I worked for years at camp, in a variety of positions, not because I was focused on my career, but because of the feeling I got doing the work. I enjoyed it. I was happy. But at the time, I could not articulate how camp was preparing me for “the real world”, or giving me the skills that I would need to call upon later in life. Now, after starting my own nonprofit organization, I realize that camp gave me invaluable skills that have led me to a meaningful and fulfilling career. I’m sharing them here, so that maybe they can inspire future camp staff:

The Importance of Play and Creativity

At camp, we learn how to take things that can feel mundane or even hard (like cleaning the dining hall), and make them fun and engaging. We know how to motivate people and keep them motivated. We know how to get people to accomplish something together. And, because we know that how you do something is as important as what you do, we know how to make sure that people are enjoying themselves and feel fulfilled at the same time. We can take the simplest thing, like a staff meeting, and make it exciting. With play and creativity, we know how to get people bought in.

How to Build Community and Organize

Our modern existence doesn’t prioritize community, but it’s essential to how we as humans relate to each other. In our ever increasing technology-driven and isolated world (especially during a pandemic), we are uniquely skilled at making people continue to feel connected to each other. At camp, we learn how to give people a sense of belonging and meaning, and an opportunity to be part of something bigger than themselves. You can give us a blank field with a group of people, and at the end of the day we’ll have activities, meals, organized schedules, and a strong sense of community.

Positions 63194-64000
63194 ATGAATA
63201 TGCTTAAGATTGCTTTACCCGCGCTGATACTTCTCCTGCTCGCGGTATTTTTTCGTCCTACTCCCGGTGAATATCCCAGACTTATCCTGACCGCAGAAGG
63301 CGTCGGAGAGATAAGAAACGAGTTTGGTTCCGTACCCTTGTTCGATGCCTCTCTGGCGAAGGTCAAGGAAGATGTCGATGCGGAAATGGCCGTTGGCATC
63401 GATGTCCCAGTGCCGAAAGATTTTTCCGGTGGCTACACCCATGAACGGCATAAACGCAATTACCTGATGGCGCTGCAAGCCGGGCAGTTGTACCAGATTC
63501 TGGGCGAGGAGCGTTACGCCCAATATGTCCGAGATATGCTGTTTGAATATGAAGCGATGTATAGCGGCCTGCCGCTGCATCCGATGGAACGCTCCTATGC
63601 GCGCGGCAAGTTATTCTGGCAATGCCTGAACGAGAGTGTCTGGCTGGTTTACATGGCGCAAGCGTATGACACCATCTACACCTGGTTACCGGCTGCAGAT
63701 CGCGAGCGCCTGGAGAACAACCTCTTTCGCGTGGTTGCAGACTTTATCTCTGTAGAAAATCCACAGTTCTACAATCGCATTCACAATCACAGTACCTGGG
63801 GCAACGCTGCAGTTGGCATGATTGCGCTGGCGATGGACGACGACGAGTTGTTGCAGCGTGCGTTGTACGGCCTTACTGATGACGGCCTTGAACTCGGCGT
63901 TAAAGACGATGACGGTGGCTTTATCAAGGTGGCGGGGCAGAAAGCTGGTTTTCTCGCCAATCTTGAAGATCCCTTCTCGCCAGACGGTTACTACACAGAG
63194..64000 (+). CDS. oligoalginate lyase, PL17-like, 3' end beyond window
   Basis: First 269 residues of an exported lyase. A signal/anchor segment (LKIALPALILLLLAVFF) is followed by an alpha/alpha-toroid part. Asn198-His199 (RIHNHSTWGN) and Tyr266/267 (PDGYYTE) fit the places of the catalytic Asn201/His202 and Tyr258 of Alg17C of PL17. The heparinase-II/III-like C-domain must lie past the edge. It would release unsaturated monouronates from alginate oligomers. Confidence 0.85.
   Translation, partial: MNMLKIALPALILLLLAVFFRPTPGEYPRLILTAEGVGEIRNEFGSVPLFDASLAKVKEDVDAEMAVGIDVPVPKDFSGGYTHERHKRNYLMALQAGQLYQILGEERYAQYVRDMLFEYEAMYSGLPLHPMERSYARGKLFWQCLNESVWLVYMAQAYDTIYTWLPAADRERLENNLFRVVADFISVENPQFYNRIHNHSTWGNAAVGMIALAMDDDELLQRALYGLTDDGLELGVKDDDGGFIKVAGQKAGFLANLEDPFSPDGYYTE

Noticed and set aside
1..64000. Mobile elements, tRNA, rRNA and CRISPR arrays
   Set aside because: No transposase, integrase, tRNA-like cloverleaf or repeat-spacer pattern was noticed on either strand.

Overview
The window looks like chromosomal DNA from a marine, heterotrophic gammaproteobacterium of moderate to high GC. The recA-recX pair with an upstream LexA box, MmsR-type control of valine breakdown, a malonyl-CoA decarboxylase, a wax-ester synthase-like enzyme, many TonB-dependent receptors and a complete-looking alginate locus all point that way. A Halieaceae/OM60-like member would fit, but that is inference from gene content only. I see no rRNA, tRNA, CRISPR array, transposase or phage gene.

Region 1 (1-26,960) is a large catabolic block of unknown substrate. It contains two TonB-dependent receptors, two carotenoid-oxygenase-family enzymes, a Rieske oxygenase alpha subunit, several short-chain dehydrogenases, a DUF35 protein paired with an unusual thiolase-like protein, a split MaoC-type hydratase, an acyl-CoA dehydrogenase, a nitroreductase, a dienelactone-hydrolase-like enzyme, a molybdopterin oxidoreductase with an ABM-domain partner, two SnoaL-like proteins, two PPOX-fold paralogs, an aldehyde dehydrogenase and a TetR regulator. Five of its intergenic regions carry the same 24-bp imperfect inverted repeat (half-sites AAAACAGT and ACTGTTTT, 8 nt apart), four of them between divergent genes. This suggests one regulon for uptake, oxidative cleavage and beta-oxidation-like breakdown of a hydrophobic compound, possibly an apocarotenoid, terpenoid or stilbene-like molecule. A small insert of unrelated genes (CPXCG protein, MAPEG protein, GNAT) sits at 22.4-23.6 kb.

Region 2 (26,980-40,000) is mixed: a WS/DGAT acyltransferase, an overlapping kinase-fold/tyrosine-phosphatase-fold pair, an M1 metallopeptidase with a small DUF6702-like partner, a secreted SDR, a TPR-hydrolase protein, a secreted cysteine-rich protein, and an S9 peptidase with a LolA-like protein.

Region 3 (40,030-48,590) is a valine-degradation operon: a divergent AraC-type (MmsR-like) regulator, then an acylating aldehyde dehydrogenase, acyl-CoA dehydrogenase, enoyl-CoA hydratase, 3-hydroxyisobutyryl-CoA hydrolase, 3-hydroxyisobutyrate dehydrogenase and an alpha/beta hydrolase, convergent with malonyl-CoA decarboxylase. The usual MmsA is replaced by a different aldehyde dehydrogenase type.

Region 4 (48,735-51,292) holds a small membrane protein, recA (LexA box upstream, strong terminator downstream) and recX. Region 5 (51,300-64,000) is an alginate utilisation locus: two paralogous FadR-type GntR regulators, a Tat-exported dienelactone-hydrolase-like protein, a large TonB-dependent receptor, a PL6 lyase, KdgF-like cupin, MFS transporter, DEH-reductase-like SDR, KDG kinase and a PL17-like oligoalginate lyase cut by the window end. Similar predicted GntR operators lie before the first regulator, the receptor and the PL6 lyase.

How to Adapt and Be Creative to Solve Problems

With limited resources, camp forces us to constantly think “outside the box”. Take an actual cardboard box, for example, which, if necessary, could be a baseball base, a space helmet, an obstacle course feature or even a small boat. And that’s just activities. Anyone who has worked at camp learns to solve problems in creative ways, especially when put in charge of 10-12 children at the same time. We learn to deal with a scraped knee, homesickness, or an upset stomach, sometimes all at once, and are forced to learn how to prioritize, make a game plan quickly, and assure campers that they’ll be ok. That kind of “can do attitude” makes us uniquely prepared for anything that a future job could throw our way.

All of these skills helped me start my own nonprofit, Project:Camp, where we launch pop-up day camps to support children and their families after disasters. However, these skills are useful, desirable, and necessary in any workspace or career. By demonstrating how working at camp leads to real, valuable skills and experience, we can recruit and retain great staff year after year.

This blog was written on behalf of Project Real Job’s efforts to help camps recruit, hire, and retain staff.

Mikey Latner is the founder and executive director of Project:Camp.